The Bay (2012)
Barry Levinson's 2012 thriller The Bay is a pretty captivating film. Harnessing the variety of digital communication modes that are such a part of daily life, the film breathes some new energy into the found footage school of films.
Part gruesome horror film, part ecological cautionary tale, The Bay takes the real-world issues of carnivorous isopods and industrial pollution and combines them to horrifying effect. Those shots of downtown Claridge on Independence Day are pretty harrowing. There's an undercurrent of tension as the audience waits for the first manifestations to reveal themselves on camera, and that poor woman screaming for help while walking down the center of the street sure doesn't alleviate any of the anxiety. From there, Levinson turns on the schlock. They really busted out the red dye and corn syrup for this one, folks.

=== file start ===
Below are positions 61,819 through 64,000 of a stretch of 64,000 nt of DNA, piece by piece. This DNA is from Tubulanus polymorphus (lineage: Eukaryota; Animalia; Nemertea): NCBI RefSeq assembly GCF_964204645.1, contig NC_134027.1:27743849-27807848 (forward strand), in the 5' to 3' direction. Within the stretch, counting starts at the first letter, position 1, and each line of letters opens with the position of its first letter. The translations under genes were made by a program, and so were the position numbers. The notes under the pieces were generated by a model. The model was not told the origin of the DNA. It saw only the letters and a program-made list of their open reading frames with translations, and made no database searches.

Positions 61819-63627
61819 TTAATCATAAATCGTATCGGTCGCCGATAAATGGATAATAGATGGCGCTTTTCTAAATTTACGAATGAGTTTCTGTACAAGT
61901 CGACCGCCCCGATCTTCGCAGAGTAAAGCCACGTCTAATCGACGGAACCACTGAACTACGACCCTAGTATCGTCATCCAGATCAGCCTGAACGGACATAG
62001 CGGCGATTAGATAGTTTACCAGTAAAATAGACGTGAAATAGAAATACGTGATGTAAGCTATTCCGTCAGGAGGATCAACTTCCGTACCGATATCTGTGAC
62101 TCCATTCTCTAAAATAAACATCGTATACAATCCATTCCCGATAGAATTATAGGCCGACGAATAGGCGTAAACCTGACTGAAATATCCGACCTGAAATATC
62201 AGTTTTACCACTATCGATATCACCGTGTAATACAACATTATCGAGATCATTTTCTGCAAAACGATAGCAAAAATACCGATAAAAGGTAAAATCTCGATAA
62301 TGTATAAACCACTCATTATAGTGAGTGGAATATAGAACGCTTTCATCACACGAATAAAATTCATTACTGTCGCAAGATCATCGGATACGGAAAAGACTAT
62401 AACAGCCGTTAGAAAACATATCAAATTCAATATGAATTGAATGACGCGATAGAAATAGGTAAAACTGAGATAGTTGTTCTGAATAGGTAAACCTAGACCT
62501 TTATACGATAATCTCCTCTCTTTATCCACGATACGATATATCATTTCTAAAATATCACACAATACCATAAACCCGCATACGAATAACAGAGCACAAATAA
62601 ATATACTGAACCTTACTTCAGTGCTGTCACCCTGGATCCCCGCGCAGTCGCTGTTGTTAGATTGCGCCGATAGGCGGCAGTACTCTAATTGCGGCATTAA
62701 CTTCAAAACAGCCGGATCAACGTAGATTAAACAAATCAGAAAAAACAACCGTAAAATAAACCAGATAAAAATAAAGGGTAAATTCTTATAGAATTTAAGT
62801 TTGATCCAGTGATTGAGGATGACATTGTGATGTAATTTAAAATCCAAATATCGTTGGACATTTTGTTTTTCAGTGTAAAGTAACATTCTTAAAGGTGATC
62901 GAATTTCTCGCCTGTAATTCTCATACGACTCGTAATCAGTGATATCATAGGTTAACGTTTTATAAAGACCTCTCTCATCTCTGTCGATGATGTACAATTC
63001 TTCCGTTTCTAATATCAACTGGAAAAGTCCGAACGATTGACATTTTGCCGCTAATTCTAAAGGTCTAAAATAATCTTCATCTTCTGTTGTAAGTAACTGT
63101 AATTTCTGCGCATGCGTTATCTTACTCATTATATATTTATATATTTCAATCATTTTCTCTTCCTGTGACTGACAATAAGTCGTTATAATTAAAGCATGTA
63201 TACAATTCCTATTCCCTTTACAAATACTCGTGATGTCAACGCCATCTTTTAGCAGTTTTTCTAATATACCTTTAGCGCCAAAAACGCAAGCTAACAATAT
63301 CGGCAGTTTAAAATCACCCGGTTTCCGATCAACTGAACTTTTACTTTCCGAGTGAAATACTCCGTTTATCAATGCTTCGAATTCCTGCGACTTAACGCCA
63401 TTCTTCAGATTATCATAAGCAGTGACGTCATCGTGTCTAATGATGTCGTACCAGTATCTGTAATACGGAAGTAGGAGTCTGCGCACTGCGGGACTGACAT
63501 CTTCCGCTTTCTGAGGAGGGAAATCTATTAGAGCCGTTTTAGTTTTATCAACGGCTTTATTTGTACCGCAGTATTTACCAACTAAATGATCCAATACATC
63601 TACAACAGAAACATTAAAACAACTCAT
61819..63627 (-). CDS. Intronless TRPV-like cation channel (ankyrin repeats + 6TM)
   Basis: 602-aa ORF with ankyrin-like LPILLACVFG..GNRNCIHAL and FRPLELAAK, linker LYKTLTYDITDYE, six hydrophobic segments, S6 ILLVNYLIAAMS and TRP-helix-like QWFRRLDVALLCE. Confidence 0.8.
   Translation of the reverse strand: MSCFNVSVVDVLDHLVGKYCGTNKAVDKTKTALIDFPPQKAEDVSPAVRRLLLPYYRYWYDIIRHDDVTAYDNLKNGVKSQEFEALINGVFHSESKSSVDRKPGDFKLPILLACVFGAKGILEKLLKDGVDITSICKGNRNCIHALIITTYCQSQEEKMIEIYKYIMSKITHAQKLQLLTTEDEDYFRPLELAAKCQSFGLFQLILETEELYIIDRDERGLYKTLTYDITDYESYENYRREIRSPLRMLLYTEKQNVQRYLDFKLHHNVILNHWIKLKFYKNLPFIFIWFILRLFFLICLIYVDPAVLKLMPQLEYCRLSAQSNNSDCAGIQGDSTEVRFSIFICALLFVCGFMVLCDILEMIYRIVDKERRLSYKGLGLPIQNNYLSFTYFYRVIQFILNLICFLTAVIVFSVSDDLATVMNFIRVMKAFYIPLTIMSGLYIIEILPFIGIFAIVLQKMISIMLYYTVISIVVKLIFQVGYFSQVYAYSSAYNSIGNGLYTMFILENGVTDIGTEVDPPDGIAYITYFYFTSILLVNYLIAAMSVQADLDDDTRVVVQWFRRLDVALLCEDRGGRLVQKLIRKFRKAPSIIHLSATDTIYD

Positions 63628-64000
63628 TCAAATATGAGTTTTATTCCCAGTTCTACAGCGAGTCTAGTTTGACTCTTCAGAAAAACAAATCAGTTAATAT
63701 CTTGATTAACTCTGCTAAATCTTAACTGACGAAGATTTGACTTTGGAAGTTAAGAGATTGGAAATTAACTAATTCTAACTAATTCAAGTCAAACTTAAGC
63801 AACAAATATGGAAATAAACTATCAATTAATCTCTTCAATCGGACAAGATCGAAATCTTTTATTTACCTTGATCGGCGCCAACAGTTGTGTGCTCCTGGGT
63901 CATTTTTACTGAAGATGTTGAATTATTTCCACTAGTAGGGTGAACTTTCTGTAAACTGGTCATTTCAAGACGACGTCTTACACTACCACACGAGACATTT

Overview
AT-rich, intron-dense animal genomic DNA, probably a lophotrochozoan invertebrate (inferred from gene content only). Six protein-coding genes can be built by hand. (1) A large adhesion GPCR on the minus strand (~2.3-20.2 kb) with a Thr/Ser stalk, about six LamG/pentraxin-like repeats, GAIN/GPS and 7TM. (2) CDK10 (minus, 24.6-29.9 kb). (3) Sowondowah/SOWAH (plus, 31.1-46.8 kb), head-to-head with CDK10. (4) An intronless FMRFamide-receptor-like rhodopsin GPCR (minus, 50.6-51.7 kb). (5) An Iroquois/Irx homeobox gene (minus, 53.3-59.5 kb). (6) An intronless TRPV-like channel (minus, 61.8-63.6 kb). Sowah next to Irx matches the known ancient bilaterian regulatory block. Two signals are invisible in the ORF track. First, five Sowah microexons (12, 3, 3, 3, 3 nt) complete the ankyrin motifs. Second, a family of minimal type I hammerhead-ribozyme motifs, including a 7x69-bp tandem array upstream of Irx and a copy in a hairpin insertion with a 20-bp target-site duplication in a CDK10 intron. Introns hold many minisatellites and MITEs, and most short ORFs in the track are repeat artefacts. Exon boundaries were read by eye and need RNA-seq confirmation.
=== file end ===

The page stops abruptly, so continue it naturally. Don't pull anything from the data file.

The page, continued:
All in all, I liked it. Devoid of easily recognized stars, the movie screams toward its harrowing conclusion. You won't look at water quite the same for a day or two afterward, and that's a sign of a decent scary story--if it takes something ubiquitous and vital and re-imagines it in a horrific light.
I'd give it a B-, which is far more charitable than many of the reviews I read online. I think there's something there, and I'd give it a shot if you like a little tension with your speculative creature features...